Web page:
- 75. Kobryn K, Chaconas G (2005) Fusion of hairpin telomeres by the B. burgdorferi telomere resolvase ResT implications for shaping a genome in flux. Mol Cell 17: 783–791.
- 76. Chaconas G (2010) Replication of the B. burgdorferi genome and scrambling of the linear replicons through reverse telomere resolution. In: Samuels DS, Radolf JD, editors. Borrelia: Molecular Biology, Host Interaction and Pathogenesis. Hethersett, Norwich, UK: Caister Academic Press. 55–66.
- 77. Indest KJ, Howell JK, Jacobs MB, Scholl-Meeker D, Norris SJ, et al. (2001) Analysis of Borrelia burgdorferi vlsE gene expression and recombination in the tick vector. Infect Immun 69: 7083–7090.
- 78. Sze CW, Zhang K, Kariu T, Pal U, Li C (2012) Borrelia burgdorferi needs chemotaxis to establish infection in mammals and to accomplish its enzootic cycle. Infect Immun: Epub ahead of print.
- 79. Li C, Xu H, Zhang K, Liang FT (2010) Inactivation of a putative flagellar motor switch protein FliG1 prevents Borrelia burgdorferi from swimming in highly viscous media and blocks its infectivity. Molec Microbiol 75: 1563–1576.
- 80. Stevenson B, Babb K (2002) LuxS-mediated quorum sensing in Borrelia burgdorferi, the Lyme disease spirochete. Infect Immun 70: 4099–4105.
- 81. Miller JC, Stevenson B (2004) Increased expression of Borrelia burgdorferi factor H-binding surface proteins during transmission from ticks to mice. Int J Med Microbiol 293 Suppl 37120–125.
- 82. Stevenson B, von Lackum K, Wattier RL, McAlister JD, Miller JC, et al. (2003) Quorum sensing by the Lyme disease spirochete. Microbes Infect 5: 991–997.
- 83. Blevins JS, Revel AT, Caimano MJ, Yang XF, Richardson JA, et al. (2004) The luxS gene is not required for Borrelia burgdorferi tick colonization, transmission to a mammalian host, or induction of disease. Infect Immun 72: 4864–4867.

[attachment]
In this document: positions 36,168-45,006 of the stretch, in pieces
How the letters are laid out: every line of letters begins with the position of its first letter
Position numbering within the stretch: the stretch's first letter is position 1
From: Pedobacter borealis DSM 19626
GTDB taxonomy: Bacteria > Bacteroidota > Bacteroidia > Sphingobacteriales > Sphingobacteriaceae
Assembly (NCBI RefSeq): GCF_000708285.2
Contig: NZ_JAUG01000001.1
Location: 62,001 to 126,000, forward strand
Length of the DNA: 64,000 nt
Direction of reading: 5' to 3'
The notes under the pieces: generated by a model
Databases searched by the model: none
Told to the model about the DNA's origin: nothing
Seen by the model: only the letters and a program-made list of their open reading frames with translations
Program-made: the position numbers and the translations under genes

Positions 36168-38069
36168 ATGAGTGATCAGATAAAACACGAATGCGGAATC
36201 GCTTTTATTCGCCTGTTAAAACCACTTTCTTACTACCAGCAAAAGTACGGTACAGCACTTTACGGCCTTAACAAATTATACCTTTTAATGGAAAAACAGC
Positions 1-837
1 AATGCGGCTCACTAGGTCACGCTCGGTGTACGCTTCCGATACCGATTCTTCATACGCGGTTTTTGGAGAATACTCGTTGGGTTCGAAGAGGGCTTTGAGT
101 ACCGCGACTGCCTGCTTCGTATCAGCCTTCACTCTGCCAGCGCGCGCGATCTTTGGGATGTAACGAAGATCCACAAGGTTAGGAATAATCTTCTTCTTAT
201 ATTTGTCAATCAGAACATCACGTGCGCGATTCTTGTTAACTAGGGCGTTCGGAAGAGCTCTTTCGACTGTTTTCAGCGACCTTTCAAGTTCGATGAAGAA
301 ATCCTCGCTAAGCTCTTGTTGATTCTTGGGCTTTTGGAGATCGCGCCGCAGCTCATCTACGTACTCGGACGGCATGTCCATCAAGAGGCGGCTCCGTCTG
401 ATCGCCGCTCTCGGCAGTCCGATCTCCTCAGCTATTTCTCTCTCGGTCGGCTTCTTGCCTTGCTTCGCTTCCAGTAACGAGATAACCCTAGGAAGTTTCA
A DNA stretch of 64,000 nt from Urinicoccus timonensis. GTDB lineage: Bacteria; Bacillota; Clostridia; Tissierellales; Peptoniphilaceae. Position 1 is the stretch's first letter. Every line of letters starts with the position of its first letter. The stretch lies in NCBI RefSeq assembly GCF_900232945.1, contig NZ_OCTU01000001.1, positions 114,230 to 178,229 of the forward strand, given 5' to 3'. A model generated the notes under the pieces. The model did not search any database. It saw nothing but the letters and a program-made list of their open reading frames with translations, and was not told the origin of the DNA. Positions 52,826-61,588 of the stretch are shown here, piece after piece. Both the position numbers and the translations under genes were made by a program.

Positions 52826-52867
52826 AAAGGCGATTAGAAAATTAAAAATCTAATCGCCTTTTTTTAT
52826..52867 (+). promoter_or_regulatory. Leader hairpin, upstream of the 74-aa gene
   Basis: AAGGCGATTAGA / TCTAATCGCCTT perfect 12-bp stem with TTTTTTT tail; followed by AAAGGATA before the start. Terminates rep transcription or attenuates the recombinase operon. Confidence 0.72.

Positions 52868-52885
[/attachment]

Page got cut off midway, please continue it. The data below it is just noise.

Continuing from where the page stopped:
- 84. von Lackum K, Babb K, Riley SP, Wattier RL, Bykowski T, et al. (2006) Functionality of Borrelia burgdorferi LuxS: the Lyme disease spirochete produces and responds to the pheromone autoinducer-2 and lacks a complete activated-methyl cycle. Int J Med Microbiol 296 Suppl 4092–102.
- 85. Babb K, von Lackum K, Wattier RL, Riley SP, Stevenson B (2005) Synthesis of autoinducer 2 by the Lyme disease spirochete, Borrelia burgdorferi. J Bacteriol 187: 3079–3087.
- 86. Hübner A, Revel AT, Nolen DM, Hagman KE, Norgard MV (2003) Expression of a luxS gene is not required for Borrelia burgdorferi infection of mice via needle inoculation. Infect Immun 71: 2892–2896.
- 87. Barbour AG (1984) Isolation and cultivation of Lyme disease spirochetes. Yale J Biol Med 57: 521–525.
- 88. Lehoux DE, Sanschagrin F, Levesque RC (1999) Defined oligonucleotide tag pools and PCR screening in signature-tagged mutagenesis of essential genes from bacteria. Biotechniques 26: 473–478, 480.
- 89. Hunt TA, Kooi C, Sokol PA, Valvano MA (2004) Identification of Burkholderia cenocepacia genes required for bacterial survival in vivo. Infect Immun 72: 4010–4022.
- 90. Samuels DS (1995) Electrotransformation of the spirochete Borrelia burgdorferi. Methods Mol Biol 47: 253–259.
- 91. Norris SJ, Howell JK, Garza SA, Ferdows MS, Barbour AG (1995) High- and low-infectivity phenotypes of clonal populations of in vitro-cultured Borrelia burgdorferi. Infect Immun 63: 2206–2212.